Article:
Megan flushed with satisfaction. Hers really had been the perfect gift for a birth mother to give at parting: “a powerful symbol of the bearer’s esteem and good will.” The serendipitous words comforted Megan, and so did the double meaning they conveyed to her mind. She had been a bearer twice over…first of little Merry and then of the gifts of love, tangible and otherwise, she had sent with her. At least I managed to get something right back then, she thought. Maybe a few things. And Merry had deserved them all.

Shaking her head firmly, Megan stood up. She was due at the hospital, and her rounds wouldn’t wait. Christmas was a hard time for her, and she frequently took extra shifts so others could be with their families. Not that she and Craig weren’t a family, too. They were, but the kids they were hoping for hadn’t arrived. She always deferred to parents during the holidays. The corners of her mouth lifted slightly. With any luck, soon she’d be one of them.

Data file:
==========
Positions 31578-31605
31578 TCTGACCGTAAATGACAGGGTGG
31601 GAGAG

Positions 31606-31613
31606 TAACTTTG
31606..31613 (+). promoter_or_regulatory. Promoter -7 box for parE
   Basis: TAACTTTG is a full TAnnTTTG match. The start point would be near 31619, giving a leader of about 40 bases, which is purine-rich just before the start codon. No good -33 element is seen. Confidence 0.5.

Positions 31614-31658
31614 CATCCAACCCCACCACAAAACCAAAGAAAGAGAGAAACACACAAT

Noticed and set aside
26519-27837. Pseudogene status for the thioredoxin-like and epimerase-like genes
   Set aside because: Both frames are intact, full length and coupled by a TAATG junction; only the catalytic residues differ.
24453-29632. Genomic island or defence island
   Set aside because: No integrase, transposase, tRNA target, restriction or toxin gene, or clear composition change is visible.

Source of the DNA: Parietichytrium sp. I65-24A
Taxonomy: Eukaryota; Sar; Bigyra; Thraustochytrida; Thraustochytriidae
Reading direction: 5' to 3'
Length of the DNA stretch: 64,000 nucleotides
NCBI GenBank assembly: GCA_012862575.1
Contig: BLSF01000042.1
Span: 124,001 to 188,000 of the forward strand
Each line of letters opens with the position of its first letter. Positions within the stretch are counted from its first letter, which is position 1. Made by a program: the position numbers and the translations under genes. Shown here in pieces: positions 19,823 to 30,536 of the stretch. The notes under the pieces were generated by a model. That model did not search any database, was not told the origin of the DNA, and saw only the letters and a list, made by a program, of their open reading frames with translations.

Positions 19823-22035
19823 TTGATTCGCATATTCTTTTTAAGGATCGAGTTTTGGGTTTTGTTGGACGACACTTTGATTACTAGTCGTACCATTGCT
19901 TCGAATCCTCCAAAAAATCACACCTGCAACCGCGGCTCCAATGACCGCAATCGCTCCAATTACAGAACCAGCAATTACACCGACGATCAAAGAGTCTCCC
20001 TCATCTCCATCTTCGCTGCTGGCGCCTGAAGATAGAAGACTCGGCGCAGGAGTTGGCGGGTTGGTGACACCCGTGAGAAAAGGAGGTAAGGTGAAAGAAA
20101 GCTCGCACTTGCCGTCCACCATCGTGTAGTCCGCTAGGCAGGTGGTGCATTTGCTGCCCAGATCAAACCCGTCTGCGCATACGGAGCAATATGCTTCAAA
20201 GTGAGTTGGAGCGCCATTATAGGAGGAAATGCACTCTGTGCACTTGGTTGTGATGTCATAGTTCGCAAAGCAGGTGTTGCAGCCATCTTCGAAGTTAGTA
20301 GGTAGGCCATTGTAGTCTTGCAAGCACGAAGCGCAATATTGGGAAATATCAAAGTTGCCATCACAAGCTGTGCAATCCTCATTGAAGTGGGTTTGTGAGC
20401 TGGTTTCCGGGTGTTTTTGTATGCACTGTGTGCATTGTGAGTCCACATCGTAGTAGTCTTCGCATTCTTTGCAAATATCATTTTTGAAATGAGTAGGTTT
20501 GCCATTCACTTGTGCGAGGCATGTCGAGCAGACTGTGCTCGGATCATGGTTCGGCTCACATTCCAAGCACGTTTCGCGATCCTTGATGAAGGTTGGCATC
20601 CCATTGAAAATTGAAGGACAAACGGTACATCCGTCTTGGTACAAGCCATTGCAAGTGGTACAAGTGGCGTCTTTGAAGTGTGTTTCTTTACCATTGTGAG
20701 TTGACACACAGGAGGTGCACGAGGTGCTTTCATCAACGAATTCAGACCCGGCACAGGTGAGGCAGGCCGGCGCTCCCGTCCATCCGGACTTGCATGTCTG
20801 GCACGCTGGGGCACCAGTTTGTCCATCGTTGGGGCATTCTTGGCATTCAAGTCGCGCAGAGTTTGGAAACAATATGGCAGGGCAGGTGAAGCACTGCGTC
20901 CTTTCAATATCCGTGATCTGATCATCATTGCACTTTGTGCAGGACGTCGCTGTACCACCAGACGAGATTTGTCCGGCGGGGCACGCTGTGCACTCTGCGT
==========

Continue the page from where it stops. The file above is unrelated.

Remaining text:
Her pulse settled into a hopeful rhythm as she stepped outside and joined the holiday crowds. The department stores downtown opened at 8 AM the entire week before Christmas, and plenty of people took advantage of that before their workdays began. Megan couldn’t help but smile at the brightly lit windows, decked in garlands and bedazzled with toys, trains, and movable Santas. She even grinned at the Salvation Army man as a wave of nostalgia prompted her to open her purse and drop a donation in his bucket. What was it about the bells those people rang, anyway? If their steady cadence didn’t call forth the spirit of Christmas, nothing did. It was downright difficult not to get into the mix of things this year, and maybe she would just embrace it, all of it. Every time she thought of the nine embryos her IVF had yielded, a little bit of that believer she used to be came back to her. Perhaps she hadn’t so much lost that part of herself as put it away for a while…or channeled it into her patients. Were mothering energy and doctoring energy really so different?